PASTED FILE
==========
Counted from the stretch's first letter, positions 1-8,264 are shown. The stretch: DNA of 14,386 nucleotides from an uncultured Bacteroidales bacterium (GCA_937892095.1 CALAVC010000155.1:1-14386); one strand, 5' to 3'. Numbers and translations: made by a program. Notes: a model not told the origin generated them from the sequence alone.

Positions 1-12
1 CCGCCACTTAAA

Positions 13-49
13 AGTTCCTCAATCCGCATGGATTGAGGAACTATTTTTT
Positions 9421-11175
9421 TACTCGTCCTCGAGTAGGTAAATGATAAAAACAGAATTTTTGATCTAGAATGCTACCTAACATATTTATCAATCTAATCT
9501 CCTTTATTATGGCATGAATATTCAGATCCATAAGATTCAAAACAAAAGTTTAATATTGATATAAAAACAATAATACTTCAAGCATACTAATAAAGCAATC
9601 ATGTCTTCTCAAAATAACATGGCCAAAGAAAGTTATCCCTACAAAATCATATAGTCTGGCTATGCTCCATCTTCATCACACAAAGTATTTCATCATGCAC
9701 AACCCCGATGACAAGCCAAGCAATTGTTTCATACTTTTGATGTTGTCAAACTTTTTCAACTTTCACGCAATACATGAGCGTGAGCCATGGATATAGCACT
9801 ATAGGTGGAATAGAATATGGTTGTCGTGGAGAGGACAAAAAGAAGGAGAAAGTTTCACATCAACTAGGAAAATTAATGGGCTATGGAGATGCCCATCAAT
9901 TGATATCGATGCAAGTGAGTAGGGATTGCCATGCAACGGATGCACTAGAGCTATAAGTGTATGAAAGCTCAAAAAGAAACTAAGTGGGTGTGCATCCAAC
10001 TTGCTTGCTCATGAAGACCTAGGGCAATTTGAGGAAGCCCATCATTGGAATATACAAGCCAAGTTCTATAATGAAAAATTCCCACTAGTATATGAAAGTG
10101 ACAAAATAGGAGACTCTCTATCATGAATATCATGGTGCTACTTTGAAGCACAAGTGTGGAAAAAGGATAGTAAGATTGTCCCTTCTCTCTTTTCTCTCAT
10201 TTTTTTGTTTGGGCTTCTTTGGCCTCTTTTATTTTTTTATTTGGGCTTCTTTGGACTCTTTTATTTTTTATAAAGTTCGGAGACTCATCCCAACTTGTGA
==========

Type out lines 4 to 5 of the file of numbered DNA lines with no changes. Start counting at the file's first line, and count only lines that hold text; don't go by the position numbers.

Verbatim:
Positions 13-49
13 AGTTCCTCAATCCGCATGGATTGAGGAACTATTTTTT